Time for concerns? Rams rumored to lose another coach. What can NFL do to fix this?

Los Angeles Rams Offseason Workout, Brett Rypien, Jake Peetz
Los Angeles Rams Offseason Workout, Brett Rypien, Jake Peetz / Jayne Kamin-Oncea/GettyImages
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Options NFL has to correct this lopsided depletion of Rams coaching staff

I am not advocating an entirely new array of NFL rules and regulations to restrict or hinder the ability of coaches to seek and earn promotions in the NFL via other teams. But the NFL cannot turn a blind eye to the uneven burden placed on some teams that inevitably become the incubator of coaching candidates to be promoted to new roles on other teams.

I propose three different options to balance out the current burden imposed on the LA Rams each offseason. But these scenarios only apply to those coaches who are hired away, and do not apply if a team voluntarily parts ways with a coach. Nor does these options apply if a coach is traded by one team to another. So let's see what the NFL can do:

Option III: Limit a team's number of coaches hired from another team

This is the most radical option, and is therefore the least desirable option. In this scenario, one NFL team cannot hire more than a finite number of coaches directly from another team's coaching staff. While the number of coaches can be negotiated, I believe that a number should fall on or about three coaches from one team that can be lured to join another team.

That will allow sufficient number of hirings and promotions, but will also allow younger members of a team's coaching staff to be considered and promoted in the same system. That may not be an ideal solution, but I believe that it offers a much better option than watching teams like the LA Rams supply 10 coaches to other teams, and seven coaches to the newly formed coaching staff of the Atlanta Falcons.

Option II: Compensate team's past a certain number of coaches lost with awarded comp picks

While the NFL cannot award compensatory draft picks willy-nilly, I do believe that there is fertile enough ground to infuse coaching losses in a single coaching hiring cycle with some equitable form of weighting that allows for a method of awarding comp picks independently of the current Rooney Rule. What I mean by that is to weight coaching losses in the following categories:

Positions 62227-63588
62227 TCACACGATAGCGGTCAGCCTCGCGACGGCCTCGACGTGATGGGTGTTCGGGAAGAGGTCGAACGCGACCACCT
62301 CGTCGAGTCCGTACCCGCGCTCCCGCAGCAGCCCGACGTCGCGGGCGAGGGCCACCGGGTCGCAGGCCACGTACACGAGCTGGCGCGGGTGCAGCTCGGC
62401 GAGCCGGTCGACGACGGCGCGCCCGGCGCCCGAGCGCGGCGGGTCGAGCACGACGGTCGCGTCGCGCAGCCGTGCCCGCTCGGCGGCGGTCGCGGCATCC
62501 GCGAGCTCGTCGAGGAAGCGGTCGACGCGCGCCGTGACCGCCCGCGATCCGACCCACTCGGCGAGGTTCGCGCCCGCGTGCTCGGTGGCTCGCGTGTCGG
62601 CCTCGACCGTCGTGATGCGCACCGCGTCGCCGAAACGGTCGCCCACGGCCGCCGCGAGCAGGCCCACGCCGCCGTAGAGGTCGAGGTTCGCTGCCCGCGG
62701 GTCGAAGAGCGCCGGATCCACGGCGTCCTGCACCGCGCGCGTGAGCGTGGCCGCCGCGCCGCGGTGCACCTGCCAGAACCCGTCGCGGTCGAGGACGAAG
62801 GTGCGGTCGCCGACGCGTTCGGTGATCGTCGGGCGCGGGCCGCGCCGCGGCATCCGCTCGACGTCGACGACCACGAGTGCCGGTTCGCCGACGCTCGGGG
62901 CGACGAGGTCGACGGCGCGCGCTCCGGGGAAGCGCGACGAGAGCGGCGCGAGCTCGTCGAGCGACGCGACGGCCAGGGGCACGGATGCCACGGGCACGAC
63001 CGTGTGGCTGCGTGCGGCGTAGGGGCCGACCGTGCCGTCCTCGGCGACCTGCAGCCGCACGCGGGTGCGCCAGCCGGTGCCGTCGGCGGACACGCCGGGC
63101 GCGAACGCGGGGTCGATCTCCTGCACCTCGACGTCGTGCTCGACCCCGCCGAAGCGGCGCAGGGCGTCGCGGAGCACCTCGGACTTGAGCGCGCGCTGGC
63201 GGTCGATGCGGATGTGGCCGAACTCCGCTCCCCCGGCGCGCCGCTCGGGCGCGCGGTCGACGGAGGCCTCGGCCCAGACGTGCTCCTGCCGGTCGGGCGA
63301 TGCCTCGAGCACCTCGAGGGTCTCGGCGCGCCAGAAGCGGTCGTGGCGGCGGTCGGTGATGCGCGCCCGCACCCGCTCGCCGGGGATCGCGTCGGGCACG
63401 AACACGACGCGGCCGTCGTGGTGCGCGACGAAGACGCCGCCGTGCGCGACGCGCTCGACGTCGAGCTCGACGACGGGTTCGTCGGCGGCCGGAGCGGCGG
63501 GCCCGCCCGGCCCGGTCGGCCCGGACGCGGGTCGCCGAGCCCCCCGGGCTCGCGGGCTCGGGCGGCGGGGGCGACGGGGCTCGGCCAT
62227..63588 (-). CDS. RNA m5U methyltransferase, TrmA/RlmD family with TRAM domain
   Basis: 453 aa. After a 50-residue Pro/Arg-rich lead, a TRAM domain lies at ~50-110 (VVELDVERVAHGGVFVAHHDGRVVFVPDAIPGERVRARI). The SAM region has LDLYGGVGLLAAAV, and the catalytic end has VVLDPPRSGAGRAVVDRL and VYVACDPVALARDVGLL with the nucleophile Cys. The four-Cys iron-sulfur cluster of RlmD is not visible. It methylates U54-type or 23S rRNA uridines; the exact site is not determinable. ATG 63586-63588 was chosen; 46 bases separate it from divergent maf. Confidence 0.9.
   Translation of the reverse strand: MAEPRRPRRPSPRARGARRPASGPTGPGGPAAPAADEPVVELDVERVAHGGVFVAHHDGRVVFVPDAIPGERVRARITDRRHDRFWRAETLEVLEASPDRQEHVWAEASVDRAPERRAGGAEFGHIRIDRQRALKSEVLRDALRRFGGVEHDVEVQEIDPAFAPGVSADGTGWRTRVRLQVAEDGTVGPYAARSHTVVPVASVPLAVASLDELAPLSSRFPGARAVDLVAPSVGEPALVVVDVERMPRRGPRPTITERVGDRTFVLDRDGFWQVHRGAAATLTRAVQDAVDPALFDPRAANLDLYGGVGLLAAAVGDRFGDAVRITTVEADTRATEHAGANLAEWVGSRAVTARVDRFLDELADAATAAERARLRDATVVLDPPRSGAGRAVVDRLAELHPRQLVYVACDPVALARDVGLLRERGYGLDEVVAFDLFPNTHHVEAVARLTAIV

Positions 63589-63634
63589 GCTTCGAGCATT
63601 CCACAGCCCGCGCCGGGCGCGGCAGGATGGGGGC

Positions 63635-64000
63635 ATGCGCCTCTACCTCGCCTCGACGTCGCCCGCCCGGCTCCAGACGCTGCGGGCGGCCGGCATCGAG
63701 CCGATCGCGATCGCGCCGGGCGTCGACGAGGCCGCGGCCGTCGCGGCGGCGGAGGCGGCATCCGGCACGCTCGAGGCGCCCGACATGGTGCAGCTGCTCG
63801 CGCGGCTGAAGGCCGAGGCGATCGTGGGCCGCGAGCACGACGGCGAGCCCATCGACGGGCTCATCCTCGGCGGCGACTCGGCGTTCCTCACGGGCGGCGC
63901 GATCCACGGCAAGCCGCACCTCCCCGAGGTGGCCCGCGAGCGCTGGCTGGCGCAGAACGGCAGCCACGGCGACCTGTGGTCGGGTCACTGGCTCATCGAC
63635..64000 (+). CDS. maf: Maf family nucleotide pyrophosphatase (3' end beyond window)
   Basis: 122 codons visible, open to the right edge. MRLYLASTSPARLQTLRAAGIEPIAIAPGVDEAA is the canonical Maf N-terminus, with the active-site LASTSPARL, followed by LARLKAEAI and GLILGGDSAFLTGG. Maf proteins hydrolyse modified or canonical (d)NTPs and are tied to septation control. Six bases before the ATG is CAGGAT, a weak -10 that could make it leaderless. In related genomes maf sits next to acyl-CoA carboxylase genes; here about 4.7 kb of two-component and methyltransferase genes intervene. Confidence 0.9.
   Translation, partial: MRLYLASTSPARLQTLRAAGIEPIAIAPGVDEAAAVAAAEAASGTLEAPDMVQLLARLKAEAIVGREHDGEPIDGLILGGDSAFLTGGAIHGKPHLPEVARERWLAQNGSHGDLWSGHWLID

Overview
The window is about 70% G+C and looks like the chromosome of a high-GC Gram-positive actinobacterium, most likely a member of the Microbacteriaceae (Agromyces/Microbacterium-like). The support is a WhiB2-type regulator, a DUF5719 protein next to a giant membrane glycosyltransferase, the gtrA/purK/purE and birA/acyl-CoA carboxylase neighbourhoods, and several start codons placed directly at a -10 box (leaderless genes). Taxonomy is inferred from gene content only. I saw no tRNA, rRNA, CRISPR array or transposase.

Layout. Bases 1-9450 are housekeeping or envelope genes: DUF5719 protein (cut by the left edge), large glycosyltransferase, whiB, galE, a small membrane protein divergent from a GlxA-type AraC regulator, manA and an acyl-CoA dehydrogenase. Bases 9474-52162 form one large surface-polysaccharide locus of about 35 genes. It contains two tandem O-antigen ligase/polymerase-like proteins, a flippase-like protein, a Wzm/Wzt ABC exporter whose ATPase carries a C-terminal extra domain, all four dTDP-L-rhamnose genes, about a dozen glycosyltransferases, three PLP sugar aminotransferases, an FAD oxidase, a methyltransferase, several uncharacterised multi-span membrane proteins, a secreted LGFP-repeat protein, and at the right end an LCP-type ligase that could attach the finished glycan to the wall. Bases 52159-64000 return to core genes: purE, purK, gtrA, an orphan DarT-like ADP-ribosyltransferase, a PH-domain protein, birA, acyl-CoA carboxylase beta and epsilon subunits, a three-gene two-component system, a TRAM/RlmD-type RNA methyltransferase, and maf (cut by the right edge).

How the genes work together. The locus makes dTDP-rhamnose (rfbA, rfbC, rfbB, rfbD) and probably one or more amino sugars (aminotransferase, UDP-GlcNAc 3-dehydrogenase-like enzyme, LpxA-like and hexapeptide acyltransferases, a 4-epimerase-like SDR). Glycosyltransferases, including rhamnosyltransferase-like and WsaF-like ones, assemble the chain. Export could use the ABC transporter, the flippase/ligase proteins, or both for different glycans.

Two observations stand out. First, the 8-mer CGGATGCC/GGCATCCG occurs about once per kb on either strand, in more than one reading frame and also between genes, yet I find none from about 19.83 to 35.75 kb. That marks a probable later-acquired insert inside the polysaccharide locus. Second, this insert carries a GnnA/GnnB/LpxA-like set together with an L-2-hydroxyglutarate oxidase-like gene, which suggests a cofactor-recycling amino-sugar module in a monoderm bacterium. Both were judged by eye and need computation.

Coach title lost

Coach title hired



Head Coach


Positional coach/Coordinator



Assistant positional coach

Positional Coach


Coaching assistant/analyst

Asst Positional Coach


The range of weights allows for years of experience with the team, and any scenario for a lower-ranking coach to fill the role with a new team. To achieve the maximum weight, the NFL could establish longevity tiers.

Once weights are assessed by the NFL, the NFL can assign compensatory picks in the same process as awarded compensatory picks are announced for free agency impacts. No team can receiver more than one coach comp pick, and only the highest tier of teams that suffer the most losses can receive a pick as a result. The round of the awarded coach compensatory pick is defined by the weighted score of coaching losses. The NFL can further limit a compensatory pick ceiling, so that the pick cannot exceed a third-round comp pick.

Option I: Allow teams that lose a high percentage of coaches to follow new head coach schedules for OTAs/Training camp

NFL teams with a new head coach are permitted to begin offseason workout programs on April 1, 2024. Teams that have retained their head coach must wait until April 15 to begin their offseason workout programs. But that binary categorization treats all teams with the same head coach identically, no matter how many coordinators or positional coaches are new.

I believe that is the wrong approach. Teams that lose two or more coordinators but retain the same head coach should be permitted to start their offseason workout programs 10 days earlier than other teams, and four days after teams with new head coaches. In this scenario, that would allow those teams to begin offseason workout programs on April 5, 2024

Teams that lose one coordinator and two or more positional coaches should be permitted to start their offseason workout programs a week sooner, or in this scenario on April 8, 2024.

While this is only a minor concession, it does allow extra time for players to meet and familiarize themselves with new coaches, and new philosophies, strategies, tactics, and roles that come with a new group of coaches.

None of the three options proposed above in a perfect solution, and is not intended to be. It's simply an attempt to convert the current situation that unintentionally and adversely penalizes the LA Rams football team into a more equitable solution for all NFL teams. In the process, it not only does not hinder the avenues of coaching promotions, but could ultimately encourage it.